A delegation of the Colombo-based Movement for Inter- Racial Justice  and Equality  (MIRJE), in  its  report about the incidents, confirmed that the police went to kill Yogeswaran. It  said: “It  was fortunate that the MP was able to  escape  with  his life for there is no doubt that the police came to kill him.”

The police orgy of violence continued on the second night, 1 June 1981. On that melancholy night Jaffna’s pride, the priceless library was burnt down.

Jaffna’s entire populace was awake that gloomy night watching helplessly the dark smoke that spiraled up and hung low covering the starry blue sky . They stared helplessly because the few who went out to dowse the  fire were chased back by the police. Some eyes were tearful. Some eyes were closed, unable to bear the sight.

Jaffna Public Library 1981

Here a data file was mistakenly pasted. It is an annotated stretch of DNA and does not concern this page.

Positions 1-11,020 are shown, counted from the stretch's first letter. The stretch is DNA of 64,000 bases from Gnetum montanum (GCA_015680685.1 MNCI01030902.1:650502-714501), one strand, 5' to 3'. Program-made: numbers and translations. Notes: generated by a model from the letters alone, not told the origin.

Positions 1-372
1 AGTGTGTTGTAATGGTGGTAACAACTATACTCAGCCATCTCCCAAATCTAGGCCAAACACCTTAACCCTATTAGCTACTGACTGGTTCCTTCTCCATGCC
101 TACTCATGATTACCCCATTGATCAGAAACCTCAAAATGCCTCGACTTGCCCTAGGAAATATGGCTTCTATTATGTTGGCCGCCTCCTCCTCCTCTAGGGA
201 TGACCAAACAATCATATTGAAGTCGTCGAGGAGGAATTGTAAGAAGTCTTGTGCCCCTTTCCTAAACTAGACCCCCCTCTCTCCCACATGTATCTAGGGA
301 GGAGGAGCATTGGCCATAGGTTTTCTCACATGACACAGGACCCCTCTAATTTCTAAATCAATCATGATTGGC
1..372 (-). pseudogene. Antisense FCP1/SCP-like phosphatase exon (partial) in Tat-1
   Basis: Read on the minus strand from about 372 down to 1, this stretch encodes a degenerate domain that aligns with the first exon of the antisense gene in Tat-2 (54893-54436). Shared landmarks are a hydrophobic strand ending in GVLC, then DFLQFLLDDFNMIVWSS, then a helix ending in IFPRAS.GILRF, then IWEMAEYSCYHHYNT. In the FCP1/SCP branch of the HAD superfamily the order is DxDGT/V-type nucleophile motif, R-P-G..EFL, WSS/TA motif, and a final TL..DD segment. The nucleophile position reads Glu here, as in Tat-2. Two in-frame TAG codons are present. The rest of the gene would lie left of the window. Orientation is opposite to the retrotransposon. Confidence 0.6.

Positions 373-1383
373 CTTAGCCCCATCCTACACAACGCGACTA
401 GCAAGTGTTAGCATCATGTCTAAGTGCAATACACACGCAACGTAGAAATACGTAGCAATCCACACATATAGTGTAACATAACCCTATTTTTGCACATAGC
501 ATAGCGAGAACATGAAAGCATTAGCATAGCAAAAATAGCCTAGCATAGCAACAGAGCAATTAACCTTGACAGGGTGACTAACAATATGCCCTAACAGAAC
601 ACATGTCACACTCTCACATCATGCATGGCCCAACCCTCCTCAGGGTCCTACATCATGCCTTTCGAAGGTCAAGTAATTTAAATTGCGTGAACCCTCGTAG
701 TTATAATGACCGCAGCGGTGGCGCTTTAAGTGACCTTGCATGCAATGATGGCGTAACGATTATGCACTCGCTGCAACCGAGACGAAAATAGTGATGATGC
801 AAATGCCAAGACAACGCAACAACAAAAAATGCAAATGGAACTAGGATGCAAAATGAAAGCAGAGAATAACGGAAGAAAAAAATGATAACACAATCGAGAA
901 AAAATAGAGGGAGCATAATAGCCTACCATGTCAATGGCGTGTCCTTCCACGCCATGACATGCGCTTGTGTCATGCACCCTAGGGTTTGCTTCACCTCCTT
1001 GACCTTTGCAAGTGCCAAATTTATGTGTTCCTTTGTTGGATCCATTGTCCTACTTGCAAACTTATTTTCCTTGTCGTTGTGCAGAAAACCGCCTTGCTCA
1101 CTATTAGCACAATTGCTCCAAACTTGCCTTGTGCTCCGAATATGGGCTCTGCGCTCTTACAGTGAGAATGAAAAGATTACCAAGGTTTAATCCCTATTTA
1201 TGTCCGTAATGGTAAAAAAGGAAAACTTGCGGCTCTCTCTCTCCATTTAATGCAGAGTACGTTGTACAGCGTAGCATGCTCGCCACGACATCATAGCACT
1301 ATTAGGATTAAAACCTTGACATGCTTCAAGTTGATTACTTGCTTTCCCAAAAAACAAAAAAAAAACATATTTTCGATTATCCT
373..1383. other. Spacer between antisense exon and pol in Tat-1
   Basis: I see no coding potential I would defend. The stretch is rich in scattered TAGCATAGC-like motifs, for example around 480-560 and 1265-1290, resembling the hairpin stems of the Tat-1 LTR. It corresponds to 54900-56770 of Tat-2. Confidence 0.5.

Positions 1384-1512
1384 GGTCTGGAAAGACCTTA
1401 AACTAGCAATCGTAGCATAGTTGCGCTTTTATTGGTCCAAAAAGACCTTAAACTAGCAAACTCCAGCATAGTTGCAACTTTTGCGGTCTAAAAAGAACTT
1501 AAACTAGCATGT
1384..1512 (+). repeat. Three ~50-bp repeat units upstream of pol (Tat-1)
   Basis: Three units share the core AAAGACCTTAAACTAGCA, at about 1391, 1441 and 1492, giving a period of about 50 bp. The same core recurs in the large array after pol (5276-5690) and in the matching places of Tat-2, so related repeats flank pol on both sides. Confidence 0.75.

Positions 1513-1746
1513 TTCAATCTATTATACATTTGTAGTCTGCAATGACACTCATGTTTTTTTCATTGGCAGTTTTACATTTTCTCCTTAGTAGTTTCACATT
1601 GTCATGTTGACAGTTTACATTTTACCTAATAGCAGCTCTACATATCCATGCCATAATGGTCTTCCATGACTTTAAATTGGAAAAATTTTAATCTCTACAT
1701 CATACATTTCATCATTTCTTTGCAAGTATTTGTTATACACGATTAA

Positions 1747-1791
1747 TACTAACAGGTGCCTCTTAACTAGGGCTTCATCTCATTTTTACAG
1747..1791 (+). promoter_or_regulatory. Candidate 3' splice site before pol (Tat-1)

One youth was defiant . He looked at the leaping flames with rage. His eyes grew red, bulged. His facial muscles stiffened . His heart beat faster.

He vowed revenge .

He muttered: Jayewardene’s men have made my task easier . This scar in the minds and hearts of the Tamil people is deeper than that of the Tamil Research Conference killings. No Tamil will ever forget or forgive this dastardly act .

The youth was Pirapaharan. He frothed with angry outside his hideout not far away from the burning inferno . Index to previous chapters

Next: Chapter 23: Who ordered the Burning? To be posted on December 17.


Volume One

Introduction, Part 1

Introduction, Part 2

Chapter 1:  Why didn’t he hit back?

Chapter 2:  Going in for a Revolver

Chapter 3:  The Unexpected Explosion

Chapter 4: The Tamil Mood Toughens

Chapter 5: Tamil Youths Turn Assertive

Chapter 6: Birth of Tamil New Tigers

Chapter 7:The Cyanide Suicide

Chapter 8: First Military Operation